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What's New in the 2010 Edition?
We call your attention specifically to the following summary of revisions. The complete revision details are available in the preface to the 2010 edition of the Sequence:
Preschool and K–8 Guidelines in a Single Document
By combining the Preschool Sequence with the K–8 guidelines, the Foundation is reasserting our firm commitment to a fully coherent approach to education that we believe is most effective when started at the earliest possible age. The “Core Knowledge At a Glance” document graphically displays an overview of this coherence across the grade levels.
Explicit Integration of Content and Skills
As successful Core Knowledge schools have always known, both content and skills are essential; teachers in these schools embed the teaching of critical skills within the content they share with their students. The skill objectives are most effectively targeted when they are anchored to content in the context of a domain of knowledge. To that end, you will notice that we are now explicitly referring to the Core Knowledge Sequence as “Content and Skill Guidelines” for preschool–grade 8.
Elaboration of the K–2 Language Arts Sections
The 2010 edition of the Sequence includes the K–2 goals and objectives of the Core Knowledge Language Arts (CKLA) program, a new set of materials being developed and field tested by the Core Knowledge Foundation. These materials, and the goals and objectives included in this edition of the Sequence, incorporate a unique approach to language arts instruction, as summarized in the following points.
A Broader View of Language – Listening, Speaking, Reading, and Writing
Traditional language arts instruction has typically paid little attention to listening and speaking, focusing almost exclusively on reading and writing instruction. This failure to focus on the development of oral language in language arts instruction is a serious oversight. The ability to read and write written language is highly correlated with students’ oral language proficiency.
We must recognize that early language disadvantage persists and manifests itself as illiteracy when educational practices in elementary education fail to recognize the importance of oral language. It is essential that children build listening and speaking competency while also developing reading and writing skills.
Coherent Integration of Content within the Language Arts Block
While various reading approaches are increasingly including nonfiction selections within the language arts block, program developers have typically failed to grasp the importance of developing a coherent approach to building knowledge within and across grade levels. Nonfiction selections that are integrated into the language arts block must be presented in a coherent, non-fragmented way. In developing the CKLA materials, we have used the grade specific topics in history, science, music, and the arts from the Core Knowledge Sequence as the basis of our selections, thereby maintaining the content coherence that has been an integral part of Core Knowledge for the past 20 years. It has also been our experience in field testing CKLA, that nonfiction selections should focus on a single topic or domain over a sustained period of time—about two weeks—rather than intermingle selections on unrelated topics.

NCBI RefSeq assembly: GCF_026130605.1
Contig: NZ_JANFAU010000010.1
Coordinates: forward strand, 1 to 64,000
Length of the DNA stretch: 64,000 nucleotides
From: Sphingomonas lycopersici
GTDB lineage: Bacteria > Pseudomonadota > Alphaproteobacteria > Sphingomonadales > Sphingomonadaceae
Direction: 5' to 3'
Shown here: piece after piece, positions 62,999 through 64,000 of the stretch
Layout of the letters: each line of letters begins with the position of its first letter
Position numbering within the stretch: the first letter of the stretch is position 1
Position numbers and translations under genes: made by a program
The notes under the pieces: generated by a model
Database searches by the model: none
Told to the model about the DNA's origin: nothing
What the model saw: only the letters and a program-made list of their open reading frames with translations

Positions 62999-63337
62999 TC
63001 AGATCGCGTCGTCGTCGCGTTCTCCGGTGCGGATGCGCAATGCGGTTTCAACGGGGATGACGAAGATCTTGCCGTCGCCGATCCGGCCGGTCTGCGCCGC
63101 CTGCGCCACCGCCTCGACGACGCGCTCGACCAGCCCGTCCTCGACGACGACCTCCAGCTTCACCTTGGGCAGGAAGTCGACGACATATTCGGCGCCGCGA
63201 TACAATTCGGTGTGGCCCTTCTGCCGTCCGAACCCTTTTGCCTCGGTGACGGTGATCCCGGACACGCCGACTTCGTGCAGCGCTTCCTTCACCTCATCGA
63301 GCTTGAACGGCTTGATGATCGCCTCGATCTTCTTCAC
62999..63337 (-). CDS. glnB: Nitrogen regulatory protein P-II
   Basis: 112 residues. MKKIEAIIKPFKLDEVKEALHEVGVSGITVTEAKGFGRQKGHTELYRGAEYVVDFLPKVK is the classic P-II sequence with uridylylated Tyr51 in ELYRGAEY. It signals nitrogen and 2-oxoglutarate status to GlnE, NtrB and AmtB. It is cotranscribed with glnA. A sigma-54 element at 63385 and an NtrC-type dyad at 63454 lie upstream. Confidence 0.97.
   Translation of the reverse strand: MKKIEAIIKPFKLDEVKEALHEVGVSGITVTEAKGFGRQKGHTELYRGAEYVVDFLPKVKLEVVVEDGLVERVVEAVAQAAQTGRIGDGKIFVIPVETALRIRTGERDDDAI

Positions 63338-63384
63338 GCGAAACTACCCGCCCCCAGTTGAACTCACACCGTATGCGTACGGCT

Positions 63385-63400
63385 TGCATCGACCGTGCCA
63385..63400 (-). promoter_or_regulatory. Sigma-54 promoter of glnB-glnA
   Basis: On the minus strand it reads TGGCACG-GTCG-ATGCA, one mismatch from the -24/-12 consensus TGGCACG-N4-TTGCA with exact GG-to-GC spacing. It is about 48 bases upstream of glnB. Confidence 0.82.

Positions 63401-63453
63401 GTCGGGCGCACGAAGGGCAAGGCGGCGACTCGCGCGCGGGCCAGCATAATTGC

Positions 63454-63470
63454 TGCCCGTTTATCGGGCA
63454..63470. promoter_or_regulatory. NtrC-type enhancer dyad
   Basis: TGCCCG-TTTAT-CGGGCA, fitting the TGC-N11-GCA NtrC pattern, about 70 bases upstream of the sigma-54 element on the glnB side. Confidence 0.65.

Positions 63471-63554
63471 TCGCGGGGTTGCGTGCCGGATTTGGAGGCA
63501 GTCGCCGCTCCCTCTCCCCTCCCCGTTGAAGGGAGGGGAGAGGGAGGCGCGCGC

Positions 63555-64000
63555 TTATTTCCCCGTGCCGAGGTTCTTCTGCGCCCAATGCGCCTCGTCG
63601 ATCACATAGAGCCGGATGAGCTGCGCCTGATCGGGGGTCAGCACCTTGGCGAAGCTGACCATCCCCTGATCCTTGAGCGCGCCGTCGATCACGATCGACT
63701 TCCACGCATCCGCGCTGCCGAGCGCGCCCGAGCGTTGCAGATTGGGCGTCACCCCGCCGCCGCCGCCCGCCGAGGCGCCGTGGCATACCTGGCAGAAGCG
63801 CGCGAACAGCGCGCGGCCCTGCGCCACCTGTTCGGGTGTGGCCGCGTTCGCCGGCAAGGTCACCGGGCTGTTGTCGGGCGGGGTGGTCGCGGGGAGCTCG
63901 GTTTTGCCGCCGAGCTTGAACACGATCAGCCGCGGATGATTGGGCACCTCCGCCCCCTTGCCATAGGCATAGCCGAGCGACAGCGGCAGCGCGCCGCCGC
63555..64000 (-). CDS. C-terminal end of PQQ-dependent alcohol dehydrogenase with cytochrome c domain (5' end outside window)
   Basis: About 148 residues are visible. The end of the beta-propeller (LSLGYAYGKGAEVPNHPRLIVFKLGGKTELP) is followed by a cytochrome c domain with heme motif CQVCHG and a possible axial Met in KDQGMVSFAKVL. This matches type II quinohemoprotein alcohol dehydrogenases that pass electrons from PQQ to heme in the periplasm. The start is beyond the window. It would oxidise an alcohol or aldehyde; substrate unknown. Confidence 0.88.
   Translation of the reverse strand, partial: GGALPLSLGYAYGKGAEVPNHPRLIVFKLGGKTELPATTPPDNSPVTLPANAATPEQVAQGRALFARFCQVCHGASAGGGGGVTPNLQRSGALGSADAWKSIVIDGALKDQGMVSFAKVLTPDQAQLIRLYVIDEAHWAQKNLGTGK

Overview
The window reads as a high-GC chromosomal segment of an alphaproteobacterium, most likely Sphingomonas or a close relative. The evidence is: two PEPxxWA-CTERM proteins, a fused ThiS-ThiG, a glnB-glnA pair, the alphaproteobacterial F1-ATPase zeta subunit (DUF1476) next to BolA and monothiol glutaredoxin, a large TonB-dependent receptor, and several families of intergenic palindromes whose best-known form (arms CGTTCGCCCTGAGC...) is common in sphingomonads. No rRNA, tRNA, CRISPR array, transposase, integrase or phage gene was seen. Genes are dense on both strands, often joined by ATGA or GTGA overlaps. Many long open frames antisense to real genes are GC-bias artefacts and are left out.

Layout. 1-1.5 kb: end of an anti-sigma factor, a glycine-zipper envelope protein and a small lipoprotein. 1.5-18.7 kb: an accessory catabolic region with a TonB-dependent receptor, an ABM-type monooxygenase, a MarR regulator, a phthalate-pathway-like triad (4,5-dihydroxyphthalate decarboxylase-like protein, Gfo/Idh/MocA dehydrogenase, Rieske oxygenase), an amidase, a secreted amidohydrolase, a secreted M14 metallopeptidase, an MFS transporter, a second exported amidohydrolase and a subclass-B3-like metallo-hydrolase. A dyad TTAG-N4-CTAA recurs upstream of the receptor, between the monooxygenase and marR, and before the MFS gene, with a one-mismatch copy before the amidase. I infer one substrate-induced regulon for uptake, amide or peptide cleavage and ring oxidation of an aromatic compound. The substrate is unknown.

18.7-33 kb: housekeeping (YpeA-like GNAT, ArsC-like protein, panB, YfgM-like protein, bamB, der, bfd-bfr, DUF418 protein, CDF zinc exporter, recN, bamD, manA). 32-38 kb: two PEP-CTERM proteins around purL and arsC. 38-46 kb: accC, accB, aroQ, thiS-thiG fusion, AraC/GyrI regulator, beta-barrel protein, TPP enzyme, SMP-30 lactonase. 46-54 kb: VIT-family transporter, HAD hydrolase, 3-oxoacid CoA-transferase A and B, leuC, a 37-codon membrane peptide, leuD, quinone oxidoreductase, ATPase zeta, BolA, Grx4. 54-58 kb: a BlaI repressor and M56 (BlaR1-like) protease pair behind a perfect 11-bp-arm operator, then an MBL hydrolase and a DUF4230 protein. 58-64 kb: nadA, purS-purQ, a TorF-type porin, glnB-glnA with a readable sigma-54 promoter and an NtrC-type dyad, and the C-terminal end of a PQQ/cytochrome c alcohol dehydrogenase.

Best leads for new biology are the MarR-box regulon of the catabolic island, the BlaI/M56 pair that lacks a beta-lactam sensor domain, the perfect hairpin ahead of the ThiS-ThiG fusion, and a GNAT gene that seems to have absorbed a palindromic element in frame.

Explicit and Systematic Phonics Instruction
The Core Knowledge Foundation has long advocated the importance of explicitly and systematically teaching young children the phonemic awareness and phonics skills necessary to decipher the written code. It is important that as teachers work to more intentionally include content within the language arts block, they not lose sight of the importance of teaching specific decoding skills, especially in the early grades. The 2010 edition of the Sequence includes the grade specific decoding skills that are the focus of the CKLA materials for kindergarten–grade 2.
Until such time as the CKLA materials are available for sale, it may be difficult for schools to reproduce the specific sequence of consonant and vowel sounds and spellings included in the Sequence at each grade level, kindergarten–2, which represents what is taught in CKLA and is unique to the CKLA materials. In the interim, we urge schools to use other materials that explicitly and systematically teach the same consonant and vowel sounds and spellings over the course of K–2, although the sequence of when sounds and spellings are introduced may differ.
To learn more about CKLA and the principles informing development of the program, see:
- Overview of the Core Knowledge Language Arts Program
- Appendix A, Why Listening and Learning Are Critical to Reading Comprehension
- Appendix B, Using Trade Books to Achieve College and Career Readiness: Principles of Democracy
- Appendix C, Domains and Core Content Objectives for the Core Knowledge Language Arts Program, K–2
- Hart & Risley, The Early Catastrophe: The 30 Million Word Gap by Age 3